If you read the original post and the excellent discussion thread based on Anthony Suau’s 2008 World Press Photo of the Year, you’ll appreciate how much the context and understanding of a photo tends to shift with the times.
Back in early February, before the gravity and dimension of the recession had really hit home, this photo seemed to be mixing metaphors, combining war photography and the still-familiar image of U.S. troops storming Iraqi homes with something stirring on the home front. Looking at the photo today, a year into the ringing pain of the mortgage crisis, there is nothing ambiguous about it.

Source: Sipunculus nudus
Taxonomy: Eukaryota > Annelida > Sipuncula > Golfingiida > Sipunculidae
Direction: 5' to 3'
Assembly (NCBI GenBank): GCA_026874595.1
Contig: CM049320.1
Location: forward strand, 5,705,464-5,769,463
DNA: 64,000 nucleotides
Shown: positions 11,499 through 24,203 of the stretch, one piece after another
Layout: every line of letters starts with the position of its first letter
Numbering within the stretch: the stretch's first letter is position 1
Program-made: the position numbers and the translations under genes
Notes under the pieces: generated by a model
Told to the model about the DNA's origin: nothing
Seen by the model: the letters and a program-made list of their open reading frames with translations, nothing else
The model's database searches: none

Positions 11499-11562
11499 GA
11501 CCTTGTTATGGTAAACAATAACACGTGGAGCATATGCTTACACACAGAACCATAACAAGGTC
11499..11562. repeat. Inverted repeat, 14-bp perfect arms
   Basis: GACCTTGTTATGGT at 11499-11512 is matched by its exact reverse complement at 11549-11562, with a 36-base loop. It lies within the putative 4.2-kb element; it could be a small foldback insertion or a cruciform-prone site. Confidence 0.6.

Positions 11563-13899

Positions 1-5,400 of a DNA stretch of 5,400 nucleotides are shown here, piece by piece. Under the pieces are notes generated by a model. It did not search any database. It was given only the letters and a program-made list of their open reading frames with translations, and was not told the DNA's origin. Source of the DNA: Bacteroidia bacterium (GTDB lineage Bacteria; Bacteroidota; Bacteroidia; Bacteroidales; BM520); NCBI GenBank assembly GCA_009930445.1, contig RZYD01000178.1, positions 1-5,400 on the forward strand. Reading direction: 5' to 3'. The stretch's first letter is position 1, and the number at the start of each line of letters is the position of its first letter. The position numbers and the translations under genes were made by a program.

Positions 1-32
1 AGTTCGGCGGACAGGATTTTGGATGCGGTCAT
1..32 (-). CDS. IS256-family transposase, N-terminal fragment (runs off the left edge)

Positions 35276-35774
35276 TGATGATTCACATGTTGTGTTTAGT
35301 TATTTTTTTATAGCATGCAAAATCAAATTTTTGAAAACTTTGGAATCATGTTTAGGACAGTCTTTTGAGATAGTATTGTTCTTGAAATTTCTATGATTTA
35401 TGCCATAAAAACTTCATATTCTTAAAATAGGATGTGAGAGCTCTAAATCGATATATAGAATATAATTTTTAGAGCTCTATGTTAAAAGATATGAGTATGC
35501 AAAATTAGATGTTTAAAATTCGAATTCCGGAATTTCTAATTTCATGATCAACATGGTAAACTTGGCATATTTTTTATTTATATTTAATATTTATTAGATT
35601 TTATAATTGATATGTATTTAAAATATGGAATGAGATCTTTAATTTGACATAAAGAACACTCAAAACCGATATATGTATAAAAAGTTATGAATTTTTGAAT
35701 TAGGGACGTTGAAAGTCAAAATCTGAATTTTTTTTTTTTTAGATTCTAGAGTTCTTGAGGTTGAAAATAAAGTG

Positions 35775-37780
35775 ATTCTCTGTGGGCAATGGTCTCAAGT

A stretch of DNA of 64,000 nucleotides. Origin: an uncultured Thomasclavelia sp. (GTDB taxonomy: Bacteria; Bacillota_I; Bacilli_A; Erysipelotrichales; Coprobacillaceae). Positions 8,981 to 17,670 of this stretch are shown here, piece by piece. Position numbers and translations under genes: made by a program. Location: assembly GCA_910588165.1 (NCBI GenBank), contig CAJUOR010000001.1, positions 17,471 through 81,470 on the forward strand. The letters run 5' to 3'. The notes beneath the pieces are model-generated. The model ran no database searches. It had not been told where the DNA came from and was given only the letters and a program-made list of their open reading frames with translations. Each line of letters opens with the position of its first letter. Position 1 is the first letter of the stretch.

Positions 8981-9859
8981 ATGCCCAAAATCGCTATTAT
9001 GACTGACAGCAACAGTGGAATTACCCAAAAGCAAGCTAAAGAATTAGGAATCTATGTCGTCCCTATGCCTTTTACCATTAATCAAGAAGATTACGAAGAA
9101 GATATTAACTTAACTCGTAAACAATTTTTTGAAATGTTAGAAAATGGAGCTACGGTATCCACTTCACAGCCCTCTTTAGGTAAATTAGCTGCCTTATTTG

As one reader, Valkyrie607 wrote:
Looking closer at the photo, I see that this is not Iraq, not the middle east; this is a policeman, not a soldier, and the overturned furniture is even more familiar than the violence on the TV news. I recognize the careful tiling in the bathroom, the carefully carved frame of the cupboard door hanging open. The violence implicit in the cop’s careful aim breaks through: this could be the house next door.
What this photo drives home is that the people missing from the image, the evicted ones, are unaccounted for by our most brilliant economists. They are hunted by the police, but only (so genteel!) as a formality. And we are like them. We are the system’s externalities….